The preferred way to run this program is via Java Web Start which is included in the Java 1.5 (or later) JRE which you need anyway. Programs run via Java Web Start have two advantages:
- You will be automatically informed when there is a new version available. Usually this new version is just downloaded and used instead of the outdated one.
- Java Web Start runs the program in a sandbox which means that its means of access to your computer and the internet are restricted to prevent you from harm. This does not always work perfectly, which is one of those Java security risks you are hearing about. But the alternative is to download the program and let it run directly on your computer. Then it runs without any sandbox it could do anything it wants. You’ll just have to trust me.
Click here to start irrGardener via Java Web Start.
If you don’t like Java Web Start for any reason, you can download the program directly. You will get a file named irrGardener.jar which you may usually run via double-clicking it in your GUI or from a commandline with the simple command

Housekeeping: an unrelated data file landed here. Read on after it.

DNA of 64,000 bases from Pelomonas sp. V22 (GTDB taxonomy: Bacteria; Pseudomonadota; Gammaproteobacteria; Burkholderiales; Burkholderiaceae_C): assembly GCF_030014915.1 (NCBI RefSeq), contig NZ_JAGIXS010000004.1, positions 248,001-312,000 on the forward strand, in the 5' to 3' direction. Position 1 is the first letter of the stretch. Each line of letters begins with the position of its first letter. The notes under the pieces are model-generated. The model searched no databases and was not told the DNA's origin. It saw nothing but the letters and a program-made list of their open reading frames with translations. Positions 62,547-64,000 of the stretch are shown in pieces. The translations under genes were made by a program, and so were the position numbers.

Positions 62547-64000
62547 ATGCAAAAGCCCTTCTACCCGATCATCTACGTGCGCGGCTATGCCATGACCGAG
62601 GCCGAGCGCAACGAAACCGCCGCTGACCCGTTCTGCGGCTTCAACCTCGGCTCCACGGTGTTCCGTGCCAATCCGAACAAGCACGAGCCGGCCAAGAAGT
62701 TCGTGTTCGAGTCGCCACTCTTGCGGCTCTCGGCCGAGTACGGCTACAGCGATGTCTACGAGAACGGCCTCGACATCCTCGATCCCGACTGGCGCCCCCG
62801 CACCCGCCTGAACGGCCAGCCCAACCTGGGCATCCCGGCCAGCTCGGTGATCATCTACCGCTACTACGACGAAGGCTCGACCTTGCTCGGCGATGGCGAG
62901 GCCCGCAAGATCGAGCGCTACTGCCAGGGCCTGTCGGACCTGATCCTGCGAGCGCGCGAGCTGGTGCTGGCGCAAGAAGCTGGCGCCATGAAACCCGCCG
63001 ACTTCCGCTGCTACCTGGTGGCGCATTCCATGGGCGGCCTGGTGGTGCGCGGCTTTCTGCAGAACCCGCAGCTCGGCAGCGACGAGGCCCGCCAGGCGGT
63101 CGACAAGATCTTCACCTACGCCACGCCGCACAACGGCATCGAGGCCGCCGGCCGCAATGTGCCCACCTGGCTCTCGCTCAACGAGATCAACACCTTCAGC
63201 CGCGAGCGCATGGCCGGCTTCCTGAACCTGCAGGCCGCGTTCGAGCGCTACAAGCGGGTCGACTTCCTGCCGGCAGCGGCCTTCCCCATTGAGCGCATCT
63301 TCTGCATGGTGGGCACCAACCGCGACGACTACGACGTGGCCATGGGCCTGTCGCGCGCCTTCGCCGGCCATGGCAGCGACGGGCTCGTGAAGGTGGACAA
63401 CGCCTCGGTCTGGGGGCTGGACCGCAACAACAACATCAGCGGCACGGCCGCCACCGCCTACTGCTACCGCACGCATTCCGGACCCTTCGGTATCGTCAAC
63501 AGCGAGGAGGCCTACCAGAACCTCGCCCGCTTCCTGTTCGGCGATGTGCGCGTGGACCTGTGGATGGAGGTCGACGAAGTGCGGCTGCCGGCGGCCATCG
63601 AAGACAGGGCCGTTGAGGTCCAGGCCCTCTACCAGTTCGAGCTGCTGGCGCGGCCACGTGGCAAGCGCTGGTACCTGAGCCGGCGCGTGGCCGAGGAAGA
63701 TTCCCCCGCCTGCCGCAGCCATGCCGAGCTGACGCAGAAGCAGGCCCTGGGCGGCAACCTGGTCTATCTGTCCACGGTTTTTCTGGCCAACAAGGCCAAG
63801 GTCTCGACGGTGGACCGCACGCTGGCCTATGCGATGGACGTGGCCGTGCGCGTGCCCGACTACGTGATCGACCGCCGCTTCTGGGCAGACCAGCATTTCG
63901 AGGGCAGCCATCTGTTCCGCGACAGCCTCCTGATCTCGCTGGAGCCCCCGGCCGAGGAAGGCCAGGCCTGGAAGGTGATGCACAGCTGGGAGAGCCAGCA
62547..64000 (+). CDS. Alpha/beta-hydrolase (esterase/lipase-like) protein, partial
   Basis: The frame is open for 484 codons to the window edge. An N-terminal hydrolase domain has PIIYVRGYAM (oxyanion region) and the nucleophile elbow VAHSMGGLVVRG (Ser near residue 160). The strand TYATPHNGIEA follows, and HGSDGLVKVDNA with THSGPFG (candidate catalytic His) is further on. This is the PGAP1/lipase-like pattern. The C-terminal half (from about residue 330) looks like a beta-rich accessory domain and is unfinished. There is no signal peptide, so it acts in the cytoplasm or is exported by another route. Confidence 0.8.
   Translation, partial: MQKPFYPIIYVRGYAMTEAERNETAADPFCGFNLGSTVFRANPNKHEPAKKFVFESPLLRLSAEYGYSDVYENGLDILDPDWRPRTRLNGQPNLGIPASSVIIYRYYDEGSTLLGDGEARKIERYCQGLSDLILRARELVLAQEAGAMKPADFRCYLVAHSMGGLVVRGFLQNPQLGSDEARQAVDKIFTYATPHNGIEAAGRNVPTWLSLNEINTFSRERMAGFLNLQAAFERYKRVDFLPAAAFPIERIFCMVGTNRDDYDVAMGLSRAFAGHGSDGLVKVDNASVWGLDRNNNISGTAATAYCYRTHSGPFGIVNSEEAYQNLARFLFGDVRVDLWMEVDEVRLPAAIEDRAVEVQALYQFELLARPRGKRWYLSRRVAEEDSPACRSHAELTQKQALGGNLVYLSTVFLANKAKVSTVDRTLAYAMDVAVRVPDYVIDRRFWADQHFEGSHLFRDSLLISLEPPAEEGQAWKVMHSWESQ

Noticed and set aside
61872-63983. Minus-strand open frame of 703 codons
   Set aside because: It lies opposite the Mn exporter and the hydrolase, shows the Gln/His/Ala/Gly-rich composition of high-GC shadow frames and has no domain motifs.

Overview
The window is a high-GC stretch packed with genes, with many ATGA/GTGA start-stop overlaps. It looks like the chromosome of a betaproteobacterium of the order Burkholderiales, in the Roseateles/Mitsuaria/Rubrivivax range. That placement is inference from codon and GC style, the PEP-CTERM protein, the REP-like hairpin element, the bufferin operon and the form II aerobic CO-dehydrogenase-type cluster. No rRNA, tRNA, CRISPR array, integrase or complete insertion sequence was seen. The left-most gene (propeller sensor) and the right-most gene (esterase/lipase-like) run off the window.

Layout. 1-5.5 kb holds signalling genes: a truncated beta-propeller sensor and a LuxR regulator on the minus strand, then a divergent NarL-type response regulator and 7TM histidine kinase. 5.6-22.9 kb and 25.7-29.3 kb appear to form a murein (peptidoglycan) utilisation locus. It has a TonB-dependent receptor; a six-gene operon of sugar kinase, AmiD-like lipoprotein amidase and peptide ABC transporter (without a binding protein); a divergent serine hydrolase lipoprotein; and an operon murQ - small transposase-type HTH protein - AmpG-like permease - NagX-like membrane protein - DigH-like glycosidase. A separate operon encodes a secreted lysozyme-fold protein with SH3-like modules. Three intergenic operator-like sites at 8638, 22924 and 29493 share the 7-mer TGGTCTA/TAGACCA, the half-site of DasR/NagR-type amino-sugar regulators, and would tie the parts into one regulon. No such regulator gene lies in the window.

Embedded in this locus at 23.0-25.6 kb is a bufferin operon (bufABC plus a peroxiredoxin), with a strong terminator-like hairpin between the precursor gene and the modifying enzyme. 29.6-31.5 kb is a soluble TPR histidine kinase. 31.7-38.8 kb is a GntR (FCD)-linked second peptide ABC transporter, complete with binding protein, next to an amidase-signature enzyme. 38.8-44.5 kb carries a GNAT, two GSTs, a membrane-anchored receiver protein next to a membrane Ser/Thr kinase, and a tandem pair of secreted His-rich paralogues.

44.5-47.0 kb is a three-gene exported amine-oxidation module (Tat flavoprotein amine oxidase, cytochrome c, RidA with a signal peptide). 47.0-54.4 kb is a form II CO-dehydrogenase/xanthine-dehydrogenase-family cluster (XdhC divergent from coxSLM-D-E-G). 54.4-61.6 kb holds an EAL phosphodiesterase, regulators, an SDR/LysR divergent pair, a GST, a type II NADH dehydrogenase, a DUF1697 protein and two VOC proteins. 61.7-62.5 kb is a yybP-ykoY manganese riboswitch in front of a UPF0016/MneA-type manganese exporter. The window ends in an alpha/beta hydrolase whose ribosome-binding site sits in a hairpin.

java -jar irrGardener.jar
The main disadvantage is that the program may do anything it likes with your computer. Even if I promise you that the program is not meant to do any harm (which I do, of course), are you sure you may believe any faceless person from the Internet?
Having warned: click here to download irrGardener.jar (some browsers may require right click and “Save link as…” to download correctly).
On a web search I found that there are companies which try to sell you tools for uninstalling irrGardener, which is completely ridiculuous. Don’t pay for that. If you really want to get rid of the 2 or 3 MBytes this simple tool is eating up on your hard drive just follow the instructions in one of the next sections. The correct way depends how you installed irrGardener:
Uninstallation when installed via Java Web Start